Recovery will take a different approach. "Many are the plans in a man's heart, but the counsel of the Lord, it will stand" (Proverbs 19:21). If you are genuinely depressed then grandiose plans are beyond your capabilities. "The mind of man plans his way, but the Lord directs his steps" (16:9). You need to take it one step at a time. Even taking a step can be baffling. You still have responsibilities but multi-tasking may be too difficult. The old saying "necessity is the mother of invention" applies. Deep in your heart man believes" (Romans 10:10). If you know in your heart something needs to be done then your mind won't mislead you. You can feel confident and at rest when you take that step. God does "enlarge my steps under me" (Psalm 18:36).
Accomplishing each manageable task satisfies. But if too much is attempted it disappoints. Its easy to become disappointed. Self-condemnation may result leading to thoughts of suicide. At the state employment office they interview a person before they send him out to a job interview. They want to determine if the applicant is qualified and don't want to waste the employer's time. But just as importantly they know that a person will become disappointed if he gets rejected for one job after another. You know the old saying "variety is the spice of life." Vary your activities and do things differently where applicable because one of the contributors to your depression may be too rigid a mind set and expecting too much of yourself.
At some point you must exercise your will power to give yourself a push to get going. But shelving this phase may reinforce not trying, and this attitude may become self-perpetuating. A rationale for it may be necessary. If you can apply your thought processes to solving a real-world problem then practical feedback will encourage you. If the project has a realistic application in your life then it will build you up because you perceive that you can succeed at something. It provides a direction to go in instead of around in circles without any goal. But without pacing yourself you'll "jump out of the frying pan and into the fire." You need periods of rest and exercise. Pushing yourself too hard unnecessarily for too long causes fatigue and loss of ground gained. You must have some realistic long term goals, but locking yourself into them prevents the freedom and flexibility you need to work yourself out of your depression. "Man shall not live on bread alone, but on every word that proceeds out of the mouth of God" (Matthew 4:4).
There are various causes of depression and it will take a doctor to diagnose it. The solution might involve a combination of medicine and counseling. An aspect of the latter is changing cognitive behavior. Stress is a major factor and its possible you precipitate it yourself as with a Type A personality who constantly pressures himself. If "survival of the fittest" is your motivation then stress is very likely to result. Jesus said "all who draw the sword will die by the sword" (Matthew 26:52). "Whatever a man sows, this he will also reap" (Galations 6:7). But the answer is in the other direction for "whoever wants to save his life will lose it" (Mark 8:35). Counseling will give you the chance to change your behavior to alleviate stress and overcome depression. If you cooperate then God "will give you the treasures of [this] darkness" (Isaiah 45:13) for answers. You have the opportunity to learn the meaning of "you are not your own; you were bought at a price" (1 Cor 6:19-20).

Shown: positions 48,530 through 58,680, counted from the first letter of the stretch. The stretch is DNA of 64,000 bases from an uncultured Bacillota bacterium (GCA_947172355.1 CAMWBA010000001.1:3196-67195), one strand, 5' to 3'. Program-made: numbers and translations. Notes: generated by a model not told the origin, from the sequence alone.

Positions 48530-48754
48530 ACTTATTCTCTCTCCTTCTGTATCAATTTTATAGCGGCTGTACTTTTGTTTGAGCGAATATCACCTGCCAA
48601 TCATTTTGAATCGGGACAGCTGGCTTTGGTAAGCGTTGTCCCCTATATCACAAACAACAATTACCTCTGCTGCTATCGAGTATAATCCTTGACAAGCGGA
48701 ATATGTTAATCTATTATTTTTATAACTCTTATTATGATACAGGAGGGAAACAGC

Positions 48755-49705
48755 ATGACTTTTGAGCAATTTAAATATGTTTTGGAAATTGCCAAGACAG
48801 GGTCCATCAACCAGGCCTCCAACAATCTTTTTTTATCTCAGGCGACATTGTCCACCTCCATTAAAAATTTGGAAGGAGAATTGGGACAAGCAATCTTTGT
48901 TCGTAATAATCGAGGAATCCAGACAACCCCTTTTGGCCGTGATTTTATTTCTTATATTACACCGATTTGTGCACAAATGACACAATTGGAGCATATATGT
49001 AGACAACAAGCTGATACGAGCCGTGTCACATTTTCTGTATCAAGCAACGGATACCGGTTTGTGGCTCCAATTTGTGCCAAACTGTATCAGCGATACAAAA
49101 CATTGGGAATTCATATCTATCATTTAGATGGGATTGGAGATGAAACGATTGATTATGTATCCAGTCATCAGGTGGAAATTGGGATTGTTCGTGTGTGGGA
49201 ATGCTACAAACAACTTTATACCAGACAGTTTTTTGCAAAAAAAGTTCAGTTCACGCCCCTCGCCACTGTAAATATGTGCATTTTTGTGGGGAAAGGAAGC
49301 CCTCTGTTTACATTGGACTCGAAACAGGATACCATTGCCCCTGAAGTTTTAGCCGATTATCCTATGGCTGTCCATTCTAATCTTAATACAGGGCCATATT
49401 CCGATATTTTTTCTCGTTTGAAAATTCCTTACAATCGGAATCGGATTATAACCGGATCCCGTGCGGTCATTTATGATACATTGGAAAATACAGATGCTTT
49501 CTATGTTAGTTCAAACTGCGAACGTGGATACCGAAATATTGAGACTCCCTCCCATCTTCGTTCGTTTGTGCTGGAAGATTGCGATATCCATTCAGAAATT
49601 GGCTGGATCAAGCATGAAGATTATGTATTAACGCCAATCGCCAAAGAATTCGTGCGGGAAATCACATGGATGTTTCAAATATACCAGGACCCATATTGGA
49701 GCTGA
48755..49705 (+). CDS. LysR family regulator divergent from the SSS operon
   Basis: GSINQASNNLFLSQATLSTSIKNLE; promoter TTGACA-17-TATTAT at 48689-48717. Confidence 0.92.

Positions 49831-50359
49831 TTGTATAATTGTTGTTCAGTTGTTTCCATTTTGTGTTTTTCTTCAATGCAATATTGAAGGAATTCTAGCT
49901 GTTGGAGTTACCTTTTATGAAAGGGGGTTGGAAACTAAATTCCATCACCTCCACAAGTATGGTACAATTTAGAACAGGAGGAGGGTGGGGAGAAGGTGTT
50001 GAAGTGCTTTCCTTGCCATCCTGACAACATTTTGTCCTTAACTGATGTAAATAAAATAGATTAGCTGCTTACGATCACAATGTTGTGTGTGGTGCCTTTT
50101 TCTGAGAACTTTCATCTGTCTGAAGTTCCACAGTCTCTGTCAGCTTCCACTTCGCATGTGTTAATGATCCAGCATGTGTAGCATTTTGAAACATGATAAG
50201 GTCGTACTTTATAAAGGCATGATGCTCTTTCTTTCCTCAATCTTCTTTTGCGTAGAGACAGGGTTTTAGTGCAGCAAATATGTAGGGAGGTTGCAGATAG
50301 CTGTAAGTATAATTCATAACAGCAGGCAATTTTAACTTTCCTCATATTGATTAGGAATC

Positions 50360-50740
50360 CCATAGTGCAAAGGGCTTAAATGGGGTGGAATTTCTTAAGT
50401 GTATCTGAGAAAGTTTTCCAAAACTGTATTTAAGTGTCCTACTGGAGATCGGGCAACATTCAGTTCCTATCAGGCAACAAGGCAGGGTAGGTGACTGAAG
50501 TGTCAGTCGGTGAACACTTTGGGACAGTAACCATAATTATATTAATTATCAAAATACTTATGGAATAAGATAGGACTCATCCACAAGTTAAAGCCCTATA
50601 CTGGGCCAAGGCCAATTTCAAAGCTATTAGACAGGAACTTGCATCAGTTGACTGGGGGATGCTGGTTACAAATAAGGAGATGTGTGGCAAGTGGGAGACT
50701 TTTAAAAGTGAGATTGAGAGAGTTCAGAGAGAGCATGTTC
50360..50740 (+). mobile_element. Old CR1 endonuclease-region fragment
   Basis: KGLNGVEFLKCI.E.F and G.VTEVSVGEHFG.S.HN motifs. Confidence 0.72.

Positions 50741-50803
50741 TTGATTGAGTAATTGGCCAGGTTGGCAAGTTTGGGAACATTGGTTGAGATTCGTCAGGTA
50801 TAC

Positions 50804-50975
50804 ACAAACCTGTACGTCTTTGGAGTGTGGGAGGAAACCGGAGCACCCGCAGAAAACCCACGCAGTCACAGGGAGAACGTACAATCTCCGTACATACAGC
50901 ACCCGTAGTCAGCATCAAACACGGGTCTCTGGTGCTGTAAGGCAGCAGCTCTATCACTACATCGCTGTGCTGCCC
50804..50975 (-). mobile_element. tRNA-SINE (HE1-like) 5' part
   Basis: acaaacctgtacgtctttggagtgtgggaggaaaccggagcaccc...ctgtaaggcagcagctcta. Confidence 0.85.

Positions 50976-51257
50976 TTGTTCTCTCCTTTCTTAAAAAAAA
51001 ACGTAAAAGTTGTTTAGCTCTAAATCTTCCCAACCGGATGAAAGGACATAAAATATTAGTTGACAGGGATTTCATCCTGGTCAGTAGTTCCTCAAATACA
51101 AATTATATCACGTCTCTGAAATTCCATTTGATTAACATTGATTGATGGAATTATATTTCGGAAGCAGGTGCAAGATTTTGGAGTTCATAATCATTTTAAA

Professional advice in pamphlets suggests not to make major life decisions without consultation. Does that mean depression makes your mind vulnerable as if "not running on all cylinders?" Research indicates that vulnerability could be due to imbalances in the brain neurotransmitters serotonin and norepinephrine. Deficiency in the first may cause sleep problems, irritability and anxiety. The same in the second may contribute to fatigue and depressed mood. What's interesting is that when you read labels on memory enhancement supplements some ingredients are supposed to build up transmitters which cause brain cells to communicate with one another.
This communication takes place within the neuron or nerve cell. It takes place when an electrical pulse is transmitted along the cell's axon connected to another neuron. There are neurotransmitters stored in small vesicles which get released by the electric current into the synaptic gap between two neurons which activates the adjacent cell. These molecules are then either destroyed by enzymes or reabsorbed into the neuron. But there is an antidepressant called SSRI which stands for Selective Serotonin Reuptake Inhibitor. This antidepressant postpones the neurotransmitter's recycling so it can operate longer.
One of the primary causes of depression is stress. But it can also have biological, genetic, or psychological sources. Therefore a doctor's diagnosis is essential. However, if it is complicated a misdiagnosis is possible. As a patient you are entitled to ask questions you might have and you should not hide any information which might be crucial. You should not be so cooperative that you just take drugs without thorough investigation. Going the wrong direction will just postpone a solution. You are entitled to becoming informed, but doctor's visits are costly. Printed material should be made available so you aren't kept "in the dark" and would worry all the more about what you don't understand.